Chun Sheng Goh specialised in sustainability issues related to developing the bio-economy with research and working experience in Europe, Southeast Asia and Japan. He obtained his Master degree in Chemical Engineering with a thesis on the conversion of lignocellulosic biomass in 2011. In the next five years, he worked as a researcher at Utrecht University, focusing on topics related to bio-economy, particularly on international trade, land-use and carbon impacts. Two notable projects are ‘Monitoring of biomass and bioenergy trade flows in the Netherlands’ with Netherlands Enterprise Agency (RVO) and ‘Large-scale Investments in Food, Fibre, and Energy (LIFFE) Options for the Poor’ with Centre of International Forestry Research (CIFOR). Meanwhile, he also played the role as Secretary of IEA Bioenergy Task 40, an international working group with the theme of ‘Sustainable international bio-energy trade’. In 2016-2017, he worked at Agensi Inovasi Malaysia, responsible for the execution of National Biomass Strategy 2020. He received his Ph.D. degree from Utrecht University in May 2017 with the dissertation "Monitoring the bio-economy: Assessing local and global biomass flows, land-use change, carbon impacts and future land resources".
Since 2017, Chun Sheng moved to Tokyo as a postdoctoral fellow at United Nations University, conducting research on bio-economy/eco-economy development in Borneo and Japan. He manages and teaches in postgraduate courses and supports the Editorial Office of ‘Sustainability Science’, a journal of Springer. Chun Sheng originally comes from Penang, Malaysia and speaks multiple languages.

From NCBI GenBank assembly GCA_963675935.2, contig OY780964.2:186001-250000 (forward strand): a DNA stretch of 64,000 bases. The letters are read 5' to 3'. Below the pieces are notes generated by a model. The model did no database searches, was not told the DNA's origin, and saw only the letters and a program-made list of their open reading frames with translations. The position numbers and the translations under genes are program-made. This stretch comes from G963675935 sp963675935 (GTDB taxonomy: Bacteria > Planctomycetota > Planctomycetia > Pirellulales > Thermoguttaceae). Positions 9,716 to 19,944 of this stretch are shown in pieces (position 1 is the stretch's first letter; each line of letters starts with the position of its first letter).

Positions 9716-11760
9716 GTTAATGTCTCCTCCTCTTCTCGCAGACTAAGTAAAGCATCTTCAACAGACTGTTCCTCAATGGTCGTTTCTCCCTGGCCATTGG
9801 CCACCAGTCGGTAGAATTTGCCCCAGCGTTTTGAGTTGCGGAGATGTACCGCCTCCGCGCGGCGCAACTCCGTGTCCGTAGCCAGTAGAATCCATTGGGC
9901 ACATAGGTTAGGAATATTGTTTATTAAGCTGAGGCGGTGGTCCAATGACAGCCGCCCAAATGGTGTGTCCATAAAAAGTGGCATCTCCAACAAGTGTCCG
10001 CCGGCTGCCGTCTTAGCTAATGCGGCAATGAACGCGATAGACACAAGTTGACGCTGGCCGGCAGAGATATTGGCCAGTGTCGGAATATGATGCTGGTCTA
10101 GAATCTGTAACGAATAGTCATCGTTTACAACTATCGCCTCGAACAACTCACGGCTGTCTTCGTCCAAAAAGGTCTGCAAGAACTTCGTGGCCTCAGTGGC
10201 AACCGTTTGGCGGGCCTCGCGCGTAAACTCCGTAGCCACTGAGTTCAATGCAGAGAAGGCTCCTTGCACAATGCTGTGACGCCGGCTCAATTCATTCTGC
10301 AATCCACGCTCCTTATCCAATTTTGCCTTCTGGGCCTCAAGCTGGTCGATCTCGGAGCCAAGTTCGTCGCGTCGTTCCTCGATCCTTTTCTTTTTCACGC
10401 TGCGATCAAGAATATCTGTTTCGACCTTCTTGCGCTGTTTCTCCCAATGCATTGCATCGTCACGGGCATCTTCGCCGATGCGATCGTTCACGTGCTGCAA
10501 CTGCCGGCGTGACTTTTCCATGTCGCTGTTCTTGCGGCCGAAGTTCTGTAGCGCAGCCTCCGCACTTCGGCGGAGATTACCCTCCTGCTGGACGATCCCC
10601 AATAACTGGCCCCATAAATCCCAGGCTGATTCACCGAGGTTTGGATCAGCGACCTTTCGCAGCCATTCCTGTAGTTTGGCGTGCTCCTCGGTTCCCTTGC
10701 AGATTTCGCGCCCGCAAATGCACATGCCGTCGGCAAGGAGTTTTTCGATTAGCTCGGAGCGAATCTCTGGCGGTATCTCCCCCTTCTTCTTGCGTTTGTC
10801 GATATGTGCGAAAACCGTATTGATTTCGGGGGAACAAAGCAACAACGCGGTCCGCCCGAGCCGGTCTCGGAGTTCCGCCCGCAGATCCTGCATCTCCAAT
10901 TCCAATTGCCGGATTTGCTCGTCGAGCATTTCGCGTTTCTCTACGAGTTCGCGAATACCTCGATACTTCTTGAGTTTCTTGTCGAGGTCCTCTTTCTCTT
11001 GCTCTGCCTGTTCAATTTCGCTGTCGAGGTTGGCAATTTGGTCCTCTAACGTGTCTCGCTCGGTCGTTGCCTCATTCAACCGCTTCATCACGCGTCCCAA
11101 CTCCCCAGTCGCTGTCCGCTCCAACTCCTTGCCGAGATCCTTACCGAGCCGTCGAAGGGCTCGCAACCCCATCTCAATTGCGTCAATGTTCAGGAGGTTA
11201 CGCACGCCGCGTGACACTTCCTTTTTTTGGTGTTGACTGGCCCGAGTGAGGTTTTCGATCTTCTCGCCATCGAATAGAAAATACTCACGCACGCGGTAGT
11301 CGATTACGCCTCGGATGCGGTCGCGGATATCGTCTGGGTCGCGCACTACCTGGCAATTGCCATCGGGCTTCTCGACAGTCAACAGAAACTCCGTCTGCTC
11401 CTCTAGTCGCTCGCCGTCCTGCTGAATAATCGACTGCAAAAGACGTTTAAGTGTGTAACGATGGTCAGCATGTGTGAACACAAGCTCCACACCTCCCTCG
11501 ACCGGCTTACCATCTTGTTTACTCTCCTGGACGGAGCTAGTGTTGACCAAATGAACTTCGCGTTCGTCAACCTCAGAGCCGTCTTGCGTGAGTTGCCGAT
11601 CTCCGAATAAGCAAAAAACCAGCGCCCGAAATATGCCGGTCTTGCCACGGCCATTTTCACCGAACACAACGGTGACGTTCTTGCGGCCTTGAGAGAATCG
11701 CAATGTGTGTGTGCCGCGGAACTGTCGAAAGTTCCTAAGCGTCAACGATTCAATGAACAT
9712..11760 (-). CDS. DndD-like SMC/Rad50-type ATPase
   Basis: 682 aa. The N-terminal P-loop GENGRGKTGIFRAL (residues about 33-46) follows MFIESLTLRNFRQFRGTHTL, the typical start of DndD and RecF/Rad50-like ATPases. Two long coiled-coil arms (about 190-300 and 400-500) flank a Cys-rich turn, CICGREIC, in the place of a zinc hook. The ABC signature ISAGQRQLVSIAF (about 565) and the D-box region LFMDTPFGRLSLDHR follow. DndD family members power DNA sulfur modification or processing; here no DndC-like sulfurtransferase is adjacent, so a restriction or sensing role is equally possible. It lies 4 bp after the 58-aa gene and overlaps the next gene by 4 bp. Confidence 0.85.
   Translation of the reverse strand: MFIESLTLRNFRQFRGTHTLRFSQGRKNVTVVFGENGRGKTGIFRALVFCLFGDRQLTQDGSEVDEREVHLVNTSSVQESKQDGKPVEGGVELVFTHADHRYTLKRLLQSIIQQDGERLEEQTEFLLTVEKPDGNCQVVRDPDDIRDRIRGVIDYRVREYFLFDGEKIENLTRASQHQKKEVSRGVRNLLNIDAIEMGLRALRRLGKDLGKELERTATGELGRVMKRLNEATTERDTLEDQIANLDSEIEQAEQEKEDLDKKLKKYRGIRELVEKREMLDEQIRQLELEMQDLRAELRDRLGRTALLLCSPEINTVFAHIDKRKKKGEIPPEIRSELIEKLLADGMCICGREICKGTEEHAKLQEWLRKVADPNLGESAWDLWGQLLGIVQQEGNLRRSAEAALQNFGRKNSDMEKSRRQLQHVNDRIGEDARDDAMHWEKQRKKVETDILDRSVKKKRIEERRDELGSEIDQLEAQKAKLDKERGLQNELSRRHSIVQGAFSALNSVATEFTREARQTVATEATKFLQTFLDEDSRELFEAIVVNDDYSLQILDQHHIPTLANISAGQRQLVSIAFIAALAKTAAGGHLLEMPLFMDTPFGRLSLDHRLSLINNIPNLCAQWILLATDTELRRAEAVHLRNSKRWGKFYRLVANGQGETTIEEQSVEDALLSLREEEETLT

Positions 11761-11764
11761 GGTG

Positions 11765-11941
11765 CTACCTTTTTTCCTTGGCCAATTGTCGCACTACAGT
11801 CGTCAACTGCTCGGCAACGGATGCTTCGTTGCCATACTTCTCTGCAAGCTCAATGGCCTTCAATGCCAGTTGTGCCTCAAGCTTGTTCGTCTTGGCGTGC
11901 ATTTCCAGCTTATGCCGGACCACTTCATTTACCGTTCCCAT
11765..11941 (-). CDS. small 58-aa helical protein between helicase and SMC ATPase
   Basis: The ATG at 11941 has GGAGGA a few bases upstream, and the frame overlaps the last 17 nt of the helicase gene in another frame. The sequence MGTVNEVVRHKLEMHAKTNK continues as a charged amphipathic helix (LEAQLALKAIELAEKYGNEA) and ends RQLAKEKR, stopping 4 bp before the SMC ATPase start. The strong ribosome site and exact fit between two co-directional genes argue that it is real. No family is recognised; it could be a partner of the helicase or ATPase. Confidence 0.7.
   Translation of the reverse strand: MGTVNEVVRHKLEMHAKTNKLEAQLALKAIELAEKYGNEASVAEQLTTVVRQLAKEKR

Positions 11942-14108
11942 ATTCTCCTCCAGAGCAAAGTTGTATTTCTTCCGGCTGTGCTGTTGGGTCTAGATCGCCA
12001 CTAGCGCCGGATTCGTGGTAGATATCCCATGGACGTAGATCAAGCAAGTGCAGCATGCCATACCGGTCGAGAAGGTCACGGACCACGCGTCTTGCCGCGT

Large-scale land exploitation to jumpstart backward economies is often accompanied by massive environmental impacts. The broad concepts of productivity-oriented ‘bio-economy’ and conservation-oriented ‘eco-economy’ were proposed to transform exploitative land-based economies. Taking cases in Borneo as examples, transformative options for more sustainable economic growths were explored. It was revealed that utility-based development options with wealth creation as the centre of policymaking are inadequate to repair the previous environmental damage. Likewise, options that prioritise restoration have shown limited contribution to economic growth as observed in the case of Borneo. The interconnected nature of economic productivity and conservation means that no single option is a perfect solution but a combination of them may produce a better outcome. However, the existence of multiple stakeholders with different interests and values means that an ‘optimal’ combination would be a result of political negotiations rather than scientific investigations. Reconciling economic development and conservation requires serious thinking of the suitability of the options in a wider canvas of reality – the perspectives, attitude and influencing power of the various actors.